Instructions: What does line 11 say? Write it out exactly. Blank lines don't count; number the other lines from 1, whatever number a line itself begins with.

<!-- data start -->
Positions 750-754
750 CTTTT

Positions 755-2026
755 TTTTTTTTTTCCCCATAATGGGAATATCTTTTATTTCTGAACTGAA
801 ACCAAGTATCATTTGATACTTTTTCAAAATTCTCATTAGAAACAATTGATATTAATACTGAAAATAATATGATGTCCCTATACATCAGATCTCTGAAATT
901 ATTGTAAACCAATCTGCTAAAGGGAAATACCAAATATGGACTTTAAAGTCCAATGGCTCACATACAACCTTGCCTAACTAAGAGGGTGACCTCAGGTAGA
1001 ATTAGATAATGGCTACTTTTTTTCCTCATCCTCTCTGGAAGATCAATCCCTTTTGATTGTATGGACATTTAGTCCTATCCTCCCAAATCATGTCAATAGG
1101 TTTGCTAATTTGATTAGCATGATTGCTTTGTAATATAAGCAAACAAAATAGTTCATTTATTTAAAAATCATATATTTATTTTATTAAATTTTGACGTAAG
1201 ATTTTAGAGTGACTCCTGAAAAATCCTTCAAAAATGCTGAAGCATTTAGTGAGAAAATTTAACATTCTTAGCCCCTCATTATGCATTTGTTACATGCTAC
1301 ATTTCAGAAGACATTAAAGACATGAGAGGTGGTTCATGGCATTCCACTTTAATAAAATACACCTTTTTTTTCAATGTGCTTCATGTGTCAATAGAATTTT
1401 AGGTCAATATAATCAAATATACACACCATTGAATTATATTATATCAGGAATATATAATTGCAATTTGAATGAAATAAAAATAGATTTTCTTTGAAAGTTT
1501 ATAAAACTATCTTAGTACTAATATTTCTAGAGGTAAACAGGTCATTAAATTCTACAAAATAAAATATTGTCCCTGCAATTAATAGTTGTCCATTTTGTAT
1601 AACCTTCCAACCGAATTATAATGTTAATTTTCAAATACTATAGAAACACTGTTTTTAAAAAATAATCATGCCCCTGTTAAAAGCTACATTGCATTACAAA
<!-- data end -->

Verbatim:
1401 AGGTCAATATAATCAAATATACACACCATTGAATTATATTATATCAGGAATATATAATTGCAATTTGAATGAAATAAAAATAGATTTTCTTTGAAAGTTT